Studio executives were paying attention to an interesting new trend. Not only did these superhero movies with non-A-list stars take first and second place for the 2008 box-office, but other movies that year with genuine star-power absolutely flopped. Do you remember the movies Body of Lies or Righteous Kill? Probably not. Because they tanked at the box-office and were ridiculed by critics. Body of Lies was an espionage thriller which was directed by one of the industries most revered directors, Ridley Scott, and was led by its two biggest stars at the time, Leonardo DiCaprio and Russell Crowe. But for all the heavyweights present on set, they could not prevent Body of Lies from being a bland, by-the-numbers spy thriller. Righteous Kill was famously marketed as the first time in fifteen years screen legends Al Pacino and Robert DeNiro starred in a film together. Sure, they were both in The Godfather part 2 and Heat, but in the former they shared no scenes together and in the latter they only shared one. This was a whole movie full of them solving a slew of violent crimes. It was hyped up, it was going to be the next great crime-drama … but it was awful.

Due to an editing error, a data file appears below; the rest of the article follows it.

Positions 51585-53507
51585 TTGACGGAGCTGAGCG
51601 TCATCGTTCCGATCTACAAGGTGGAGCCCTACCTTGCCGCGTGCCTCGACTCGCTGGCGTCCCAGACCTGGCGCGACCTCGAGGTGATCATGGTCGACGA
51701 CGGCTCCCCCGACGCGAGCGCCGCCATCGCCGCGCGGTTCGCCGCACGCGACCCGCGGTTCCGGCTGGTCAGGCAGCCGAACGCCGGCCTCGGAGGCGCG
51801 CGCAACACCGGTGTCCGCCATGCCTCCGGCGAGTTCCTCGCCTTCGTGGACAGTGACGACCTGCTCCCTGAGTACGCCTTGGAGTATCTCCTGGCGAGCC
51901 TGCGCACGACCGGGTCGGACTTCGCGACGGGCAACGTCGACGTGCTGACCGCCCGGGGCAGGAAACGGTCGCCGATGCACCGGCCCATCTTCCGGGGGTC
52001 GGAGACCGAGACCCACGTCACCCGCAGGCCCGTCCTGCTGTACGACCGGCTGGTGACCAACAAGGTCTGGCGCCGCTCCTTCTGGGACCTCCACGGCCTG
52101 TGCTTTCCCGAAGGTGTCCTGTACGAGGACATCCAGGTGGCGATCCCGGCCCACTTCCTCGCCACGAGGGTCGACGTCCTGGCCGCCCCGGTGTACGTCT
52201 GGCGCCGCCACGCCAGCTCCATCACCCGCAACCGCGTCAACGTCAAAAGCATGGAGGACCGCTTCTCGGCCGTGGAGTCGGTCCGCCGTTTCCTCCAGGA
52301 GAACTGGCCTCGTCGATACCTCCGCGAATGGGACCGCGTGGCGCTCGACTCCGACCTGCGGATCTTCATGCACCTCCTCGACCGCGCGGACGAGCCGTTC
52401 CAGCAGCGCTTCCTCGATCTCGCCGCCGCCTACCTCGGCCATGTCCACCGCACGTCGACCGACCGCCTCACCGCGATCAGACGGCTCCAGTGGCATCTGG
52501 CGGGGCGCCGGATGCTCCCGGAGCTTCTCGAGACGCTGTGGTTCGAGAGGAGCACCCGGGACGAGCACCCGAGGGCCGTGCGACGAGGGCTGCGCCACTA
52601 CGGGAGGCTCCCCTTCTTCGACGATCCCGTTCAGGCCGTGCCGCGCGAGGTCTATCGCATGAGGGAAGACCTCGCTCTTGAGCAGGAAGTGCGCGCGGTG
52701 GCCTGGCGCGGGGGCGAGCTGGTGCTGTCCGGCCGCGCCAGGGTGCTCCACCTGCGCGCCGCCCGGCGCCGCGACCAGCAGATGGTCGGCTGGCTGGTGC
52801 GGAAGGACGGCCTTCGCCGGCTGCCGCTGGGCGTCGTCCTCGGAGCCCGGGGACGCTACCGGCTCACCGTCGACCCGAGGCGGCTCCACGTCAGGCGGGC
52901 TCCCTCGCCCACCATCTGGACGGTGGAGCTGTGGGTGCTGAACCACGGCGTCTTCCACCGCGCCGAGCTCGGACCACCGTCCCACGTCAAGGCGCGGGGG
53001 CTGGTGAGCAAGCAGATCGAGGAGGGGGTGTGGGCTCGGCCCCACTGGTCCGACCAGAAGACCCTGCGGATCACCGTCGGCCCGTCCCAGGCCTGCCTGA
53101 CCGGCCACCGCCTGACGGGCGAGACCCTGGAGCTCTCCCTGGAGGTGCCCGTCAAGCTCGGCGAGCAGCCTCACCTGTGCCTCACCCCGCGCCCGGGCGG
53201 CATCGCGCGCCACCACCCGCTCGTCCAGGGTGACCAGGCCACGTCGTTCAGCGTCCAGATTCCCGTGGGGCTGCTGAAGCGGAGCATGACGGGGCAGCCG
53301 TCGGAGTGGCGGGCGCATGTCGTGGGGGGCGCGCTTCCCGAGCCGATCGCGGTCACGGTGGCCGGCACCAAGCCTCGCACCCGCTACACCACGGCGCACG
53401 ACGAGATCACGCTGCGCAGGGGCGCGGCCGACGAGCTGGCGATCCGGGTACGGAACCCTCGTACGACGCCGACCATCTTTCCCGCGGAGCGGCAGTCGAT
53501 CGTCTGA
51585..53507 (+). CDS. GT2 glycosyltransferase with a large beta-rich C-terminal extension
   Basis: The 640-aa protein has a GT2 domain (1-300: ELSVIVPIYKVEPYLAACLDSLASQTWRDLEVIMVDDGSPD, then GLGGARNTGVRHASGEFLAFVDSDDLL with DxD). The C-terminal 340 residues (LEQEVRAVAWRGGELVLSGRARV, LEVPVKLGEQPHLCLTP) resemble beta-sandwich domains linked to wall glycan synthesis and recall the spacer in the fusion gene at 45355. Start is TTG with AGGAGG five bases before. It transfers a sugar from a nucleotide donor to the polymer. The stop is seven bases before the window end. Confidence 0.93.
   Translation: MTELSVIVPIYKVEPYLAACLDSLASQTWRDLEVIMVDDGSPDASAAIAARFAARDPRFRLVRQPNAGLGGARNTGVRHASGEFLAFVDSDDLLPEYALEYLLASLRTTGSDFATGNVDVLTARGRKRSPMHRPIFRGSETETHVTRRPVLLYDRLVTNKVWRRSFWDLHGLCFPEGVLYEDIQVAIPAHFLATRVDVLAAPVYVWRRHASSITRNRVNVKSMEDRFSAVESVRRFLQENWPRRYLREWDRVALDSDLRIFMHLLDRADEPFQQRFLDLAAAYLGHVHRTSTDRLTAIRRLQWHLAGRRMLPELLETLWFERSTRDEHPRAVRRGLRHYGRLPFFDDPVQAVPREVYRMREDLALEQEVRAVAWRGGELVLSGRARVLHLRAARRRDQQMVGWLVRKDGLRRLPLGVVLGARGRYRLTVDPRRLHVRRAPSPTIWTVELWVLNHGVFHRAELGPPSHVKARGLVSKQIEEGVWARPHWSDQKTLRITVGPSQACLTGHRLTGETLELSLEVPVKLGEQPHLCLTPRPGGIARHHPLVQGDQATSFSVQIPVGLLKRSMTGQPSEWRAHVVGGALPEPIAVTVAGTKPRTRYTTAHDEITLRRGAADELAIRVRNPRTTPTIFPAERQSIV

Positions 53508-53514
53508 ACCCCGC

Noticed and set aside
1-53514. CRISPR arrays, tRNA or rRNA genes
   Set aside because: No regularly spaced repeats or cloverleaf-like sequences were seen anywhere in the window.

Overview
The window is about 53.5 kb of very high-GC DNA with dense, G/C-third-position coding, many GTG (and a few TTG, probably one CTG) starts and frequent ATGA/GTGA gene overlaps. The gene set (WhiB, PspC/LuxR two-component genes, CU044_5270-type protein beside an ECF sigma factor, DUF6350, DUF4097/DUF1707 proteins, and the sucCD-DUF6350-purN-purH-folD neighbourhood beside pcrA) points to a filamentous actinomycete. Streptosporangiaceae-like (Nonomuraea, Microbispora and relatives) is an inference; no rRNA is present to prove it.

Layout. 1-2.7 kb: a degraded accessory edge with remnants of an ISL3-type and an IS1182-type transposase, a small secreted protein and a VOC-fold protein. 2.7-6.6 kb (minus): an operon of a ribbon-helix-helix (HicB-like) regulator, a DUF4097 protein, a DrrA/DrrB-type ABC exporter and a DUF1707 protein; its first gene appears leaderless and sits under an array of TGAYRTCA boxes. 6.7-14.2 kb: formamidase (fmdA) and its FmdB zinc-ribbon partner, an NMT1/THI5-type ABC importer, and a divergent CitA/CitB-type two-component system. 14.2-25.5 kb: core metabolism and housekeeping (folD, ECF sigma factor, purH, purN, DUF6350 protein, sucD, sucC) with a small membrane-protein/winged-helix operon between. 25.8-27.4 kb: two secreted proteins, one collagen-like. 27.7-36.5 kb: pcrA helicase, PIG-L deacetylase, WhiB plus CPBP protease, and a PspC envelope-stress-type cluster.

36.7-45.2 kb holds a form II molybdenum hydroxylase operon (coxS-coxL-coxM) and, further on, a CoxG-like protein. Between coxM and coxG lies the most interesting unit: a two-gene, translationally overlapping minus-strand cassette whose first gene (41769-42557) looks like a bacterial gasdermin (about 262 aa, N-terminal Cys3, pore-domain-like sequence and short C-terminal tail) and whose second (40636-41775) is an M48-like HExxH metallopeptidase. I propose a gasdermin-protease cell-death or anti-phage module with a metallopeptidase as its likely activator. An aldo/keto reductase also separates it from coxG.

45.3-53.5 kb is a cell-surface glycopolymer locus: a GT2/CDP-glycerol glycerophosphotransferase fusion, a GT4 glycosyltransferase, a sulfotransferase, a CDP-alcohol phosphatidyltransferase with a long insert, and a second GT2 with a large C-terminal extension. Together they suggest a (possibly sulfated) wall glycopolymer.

A new trend in Hollywood which approximately started with the first X-Men movie was well underway, and top studio execs were noticing. Movie stars were no longer reliable predictors of cinematic success. Movie stars were out, brands were in. When the time came for Marvel studios to cast the leads in their next two outings, they went with even further unknowns for Captain America and Thor. You didn’t have to pay them as much as Brad Pitt or Ben Affleck, and you could predict the Marvel brand would bring in the big bucks. Today, you might hear someone complain that they just don’t make original movies anymore, it’s all franchises, sequels, and cinematic universes. That isn’t true, there are plenty of original movies being made these days. The problem comes when those very people who lament the sacristy of originality are the same people who won’t go see an original flick. And because the majority of movie-goers will only take the time and money to see a movie if it appeals to their nostalgia or is tied in to a bigger universe, studios will not fund big-budget original projects. Nowadays, most original films are mid-to-low budget projects.